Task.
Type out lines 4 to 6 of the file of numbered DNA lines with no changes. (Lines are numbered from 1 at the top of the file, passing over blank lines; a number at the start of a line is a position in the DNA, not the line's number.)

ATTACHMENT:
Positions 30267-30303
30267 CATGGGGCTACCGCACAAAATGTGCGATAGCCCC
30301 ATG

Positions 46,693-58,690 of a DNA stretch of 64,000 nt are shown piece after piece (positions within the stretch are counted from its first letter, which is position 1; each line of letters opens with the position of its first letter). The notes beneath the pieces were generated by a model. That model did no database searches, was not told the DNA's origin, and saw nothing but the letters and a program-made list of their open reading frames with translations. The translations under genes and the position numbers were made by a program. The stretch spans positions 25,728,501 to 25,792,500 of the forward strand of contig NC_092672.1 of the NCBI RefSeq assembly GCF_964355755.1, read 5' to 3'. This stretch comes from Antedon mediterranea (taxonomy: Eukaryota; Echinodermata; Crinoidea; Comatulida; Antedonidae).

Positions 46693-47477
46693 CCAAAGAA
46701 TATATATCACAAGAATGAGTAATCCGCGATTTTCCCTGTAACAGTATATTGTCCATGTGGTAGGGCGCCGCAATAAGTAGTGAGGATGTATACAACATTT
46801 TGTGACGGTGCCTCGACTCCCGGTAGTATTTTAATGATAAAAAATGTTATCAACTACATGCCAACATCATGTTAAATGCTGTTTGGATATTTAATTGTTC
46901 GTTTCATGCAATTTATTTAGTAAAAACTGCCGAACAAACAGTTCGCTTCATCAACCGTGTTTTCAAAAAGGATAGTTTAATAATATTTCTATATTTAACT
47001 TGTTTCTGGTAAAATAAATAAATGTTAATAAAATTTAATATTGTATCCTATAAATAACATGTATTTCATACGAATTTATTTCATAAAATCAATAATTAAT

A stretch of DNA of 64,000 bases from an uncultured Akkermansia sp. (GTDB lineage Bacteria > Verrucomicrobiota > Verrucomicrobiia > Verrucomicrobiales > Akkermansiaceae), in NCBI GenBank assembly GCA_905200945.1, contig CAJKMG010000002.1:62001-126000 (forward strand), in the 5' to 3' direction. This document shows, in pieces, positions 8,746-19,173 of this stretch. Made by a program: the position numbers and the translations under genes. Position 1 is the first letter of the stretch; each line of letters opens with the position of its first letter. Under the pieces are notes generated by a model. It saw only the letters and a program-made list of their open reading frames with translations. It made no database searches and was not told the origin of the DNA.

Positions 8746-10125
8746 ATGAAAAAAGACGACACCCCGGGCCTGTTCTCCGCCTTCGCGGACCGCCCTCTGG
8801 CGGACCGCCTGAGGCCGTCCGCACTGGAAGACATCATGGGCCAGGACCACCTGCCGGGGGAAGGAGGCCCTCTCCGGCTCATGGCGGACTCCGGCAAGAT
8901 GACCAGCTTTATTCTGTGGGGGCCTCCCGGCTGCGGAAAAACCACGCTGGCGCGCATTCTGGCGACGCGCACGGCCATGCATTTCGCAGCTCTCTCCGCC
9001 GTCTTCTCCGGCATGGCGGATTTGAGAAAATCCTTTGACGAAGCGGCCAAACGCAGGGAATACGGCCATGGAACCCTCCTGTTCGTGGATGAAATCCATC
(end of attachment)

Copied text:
Positions 46,693-58,690 of a DNA stretch of 64,000 nt are shown piece after piece (positions within the stretch are counted from its first letter, which is position 1; each line of letters opens with the position of its first letter). The notes beneath the pieces were generated by a model. That model did no database searches, was not told the DNA's origin, and saw nothing but the letters and a program-made list of their open reading frames with translations. The translations under genes and the position numbers were made by a program. The stretch spans positions 25,728,501 to 25,792,500 of the forward strand of contig NC_092672.1 of the NCBI RefSeq assembly GCF_964355755.1, read 5' to 3'. This stretch comes from Antedon mediterranea (taxonomy: Eukaryota; Echinodermata; Crinoidea; Comatulida; Antedonidae).

Positions 46693-47477
46693 CCAAAGAA